Samoyeds: the most honest dog breed review you'll ever find about Samoyed temperament, personality, and behavior.

DOG BOOKS by Michele Welton

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Samoyed dog breed

Samoyed Temperament: What's Good About 'Em, What's Bad About 'Em

Samoyed Temperament, Personality, Behavior, Traits, and Characteristics, by Michele Welton. Copyright © 2000-2017


The Samoyed is gentle and dependable in heart and mind -- robust and spirited in body.

This playful dog enjoys vigorous outdoor exercise, especially in cold weather. Without such outlets for his energy, and without sufficient companionship to satisfy his sociable nature, he can be boisterous and destructive.

The Samoyed's attitude toward strangers varies from "Hi there! Come on in!" (often accompanied by enthusiastic jumping) to more conservative, yet sensible and polite. Most will bark to announce visitors, but that's the extent of their guarding inclination.

Samoyeds are usually good with other animals, but with strong chasing and herding instincts, they may take off after trespassing cats or wildlife. A securely fenced yard is a must.

One of the brightest and most sensitive of the spitz (northern or sled dog) breeds, yet still demanding and independent, Sammies need consistent leadership and early obedience training. They have a jolly "sense of humor" and often exhibit it when disobeying.

The Samoyed barks a LOT, and some individuals have high-pitched, extremely piercing voices.


If you want a dog who...

  • Is medium to large and "spitz-like": prick ears, foxy face, thick coat, and curled tail
  • Is robust and spirited and thrives on vigorous exercise and athletic activities, especially in cold weather
  • Is usually good-natured with everyone
  • Is one of the brightest and most responsive of the spitz breeds

A Samoyed may be right for you.


If you don't want to deal with...

  • Providing a goodly amount of exercise
  • Rowdiness and exuberant jumping, especially when young
  • Destructiveness when left alone too much
  • Stubbornness (mind of his own)
  • Heavy shedding
  • Excessive barking

A Samoyed may not be right for you.

Keep in mind that the inheritance of temperament is less predictable than the inheritance of physical traits such as size or shedding. Temperament and behavior are also shaped by raising and training.

  • You can avoid some negative traits by choosing an ADULT dog from an animal shelter or rescue group. With an adult dog, you can easily see what you're getting, and plenty of adult Samoyeds have already proven themselves not to have negative characteristics.
  • If you want a puppy, you can avoid some negative traits by choosing the right breeder and the right puppy. Unfortunately, you usually can't tell whether a puppy has inherited temperament or health problems until he grows up.
  • Finally, you can avoid some negative traits by training your Samoyed to respect you and by following the 11-step care program in my book, 11 Things You Must Do Right To Keep Your Dog Healthy and Happy.

More traits and characteristics of the Samoyed

If I was considering a Samoyed, I would be most concerned about...

  1. Providing enough exercise. Samoyeds must have regular opportunities to vent their energy. Otherwise they will become rambunctious and bored, which they usually express by non-stop barking and destructive chewing.
  2. Providing enough companionship. Samoyeds are very people-oriented. If you leave them alone too much, they tend to express their unhappiness through destructive chewing and barking.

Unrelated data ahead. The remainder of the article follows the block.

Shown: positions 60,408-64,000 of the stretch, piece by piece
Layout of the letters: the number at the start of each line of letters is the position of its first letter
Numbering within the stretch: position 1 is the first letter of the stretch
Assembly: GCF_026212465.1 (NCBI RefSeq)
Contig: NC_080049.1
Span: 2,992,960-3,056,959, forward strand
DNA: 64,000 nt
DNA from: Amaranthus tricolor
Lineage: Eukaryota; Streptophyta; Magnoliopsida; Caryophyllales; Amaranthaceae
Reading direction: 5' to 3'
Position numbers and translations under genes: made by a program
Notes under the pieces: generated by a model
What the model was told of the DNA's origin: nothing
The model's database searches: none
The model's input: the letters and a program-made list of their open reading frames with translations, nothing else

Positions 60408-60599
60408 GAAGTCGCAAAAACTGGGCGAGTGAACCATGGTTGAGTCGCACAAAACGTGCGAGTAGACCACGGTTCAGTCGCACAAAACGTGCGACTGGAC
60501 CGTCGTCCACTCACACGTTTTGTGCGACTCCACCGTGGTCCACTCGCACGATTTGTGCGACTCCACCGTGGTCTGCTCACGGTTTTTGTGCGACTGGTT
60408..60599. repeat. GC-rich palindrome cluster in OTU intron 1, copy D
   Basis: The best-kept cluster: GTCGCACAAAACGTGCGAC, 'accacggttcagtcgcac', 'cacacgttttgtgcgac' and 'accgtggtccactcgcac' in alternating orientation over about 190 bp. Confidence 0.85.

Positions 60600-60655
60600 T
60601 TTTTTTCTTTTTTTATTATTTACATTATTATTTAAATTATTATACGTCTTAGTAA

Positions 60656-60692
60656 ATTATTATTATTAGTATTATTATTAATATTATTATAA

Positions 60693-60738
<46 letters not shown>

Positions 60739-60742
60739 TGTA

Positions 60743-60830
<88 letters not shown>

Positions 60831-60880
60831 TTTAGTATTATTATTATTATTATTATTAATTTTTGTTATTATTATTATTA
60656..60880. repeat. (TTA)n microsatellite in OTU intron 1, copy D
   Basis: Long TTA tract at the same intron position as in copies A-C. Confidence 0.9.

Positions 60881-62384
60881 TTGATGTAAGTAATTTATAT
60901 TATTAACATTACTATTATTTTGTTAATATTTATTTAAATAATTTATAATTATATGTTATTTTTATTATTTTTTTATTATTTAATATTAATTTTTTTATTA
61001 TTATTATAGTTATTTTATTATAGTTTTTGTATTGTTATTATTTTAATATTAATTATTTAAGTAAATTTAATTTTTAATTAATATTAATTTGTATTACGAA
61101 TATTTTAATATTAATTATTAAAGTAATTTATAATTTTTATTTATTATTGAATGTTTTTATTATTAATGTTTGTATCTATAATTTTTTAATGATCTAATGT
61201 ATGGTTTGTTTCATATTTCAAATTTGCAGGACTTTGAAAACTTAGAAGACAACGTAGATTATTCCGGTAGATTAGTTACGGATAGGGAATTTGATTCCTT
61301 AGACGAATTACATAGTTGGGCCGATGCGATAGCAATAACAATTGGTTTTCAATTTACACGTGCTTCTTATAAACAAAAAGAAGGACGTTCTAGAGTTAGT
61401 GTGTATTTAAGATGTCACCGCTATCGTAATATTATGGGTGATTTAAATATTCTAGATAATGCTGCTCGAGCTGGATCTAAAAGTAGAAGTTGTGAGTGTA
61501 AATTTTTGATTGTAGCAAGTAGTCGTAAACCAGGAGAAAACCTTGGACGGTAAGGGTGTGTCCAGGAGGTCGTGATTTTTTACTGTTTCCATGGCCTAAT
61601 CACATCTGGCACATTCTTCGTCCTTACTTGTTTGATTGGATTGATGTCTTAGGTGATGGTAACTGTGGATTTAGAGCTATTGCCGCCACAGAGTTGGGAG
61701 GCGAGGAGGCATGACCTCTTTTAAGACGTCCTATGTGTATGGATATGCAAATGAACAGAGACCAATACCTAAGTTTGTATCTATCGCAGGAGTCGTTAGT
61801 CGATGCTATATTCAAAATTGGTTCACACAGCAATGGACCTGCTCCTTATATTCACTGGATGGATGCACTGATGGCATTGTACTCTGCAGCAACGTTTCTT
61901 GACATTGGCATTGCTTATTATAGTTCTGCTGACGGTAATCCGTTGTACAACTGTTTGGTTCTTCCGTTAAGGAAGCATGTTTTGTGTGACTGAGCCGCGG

3. Chasing instincts. Some Samoyeds have strong instincts to chase (and sometimes grab!) cats and other fleeing creatures, including deer and livestock.
  4. Mind of his own. Samoyeds are very bright but they do have an independent mind of their own. Some are manipulative, willful, or dominant (they want to be the boss) and will make you prove that you can make them do things. You must show them, through absolute consistency, that you mean what you say.

    In other words, you must teach your Samoyed to respect you. A dog who respects you will do what you say and will stop what he's doing when you tell him "No." Read more about Samoyed Training.

  5. Grooming. To keep their long thick coat free of mats, Samoyeds require a good deal of brushing and combing.
  6. Heavy shedding. Samoyeds shed a LOT. You'll find hair and fur all over your clothing, upholstery, carpeting, under your furniture, on your countertops, even in your food. Make sure everyone in your family is okay with this.
  7. Barking. Samoyeds should never be left outside in your yard, unsupervised. Many Samoyeds have intense, high-pitched barks that can set your teeth on edge, and your neighbors will end up calling the cops to report the nuisance (or quietly letting your Samoyed out of his yard so he'll wander away). A sizeable number of Samoyeds end up getting surgically "de-barked" to keep their noise level manageable.

To help you train and care for your dog

book cover To learn more about training your dog to be calm and well-behaved, my dog training book is Teach Your Dog 100 English Words. It's a unique Vocabulary and Respect Training Program that will teach your dog to listen to you and do whatever you ask.

book cover My dog buying guide, Dog Quest: Find The Dog Of Your Dreams, will teach you everything you need to know about finding a good-tempered, healthy dog.

book cover My dog health care book, 11 Things You Must Do Right To Keep Your Dog Healthy and Happy, shows you how to help your dog live a longer life while avoiding health problems and unnecessary veterinary expenses.

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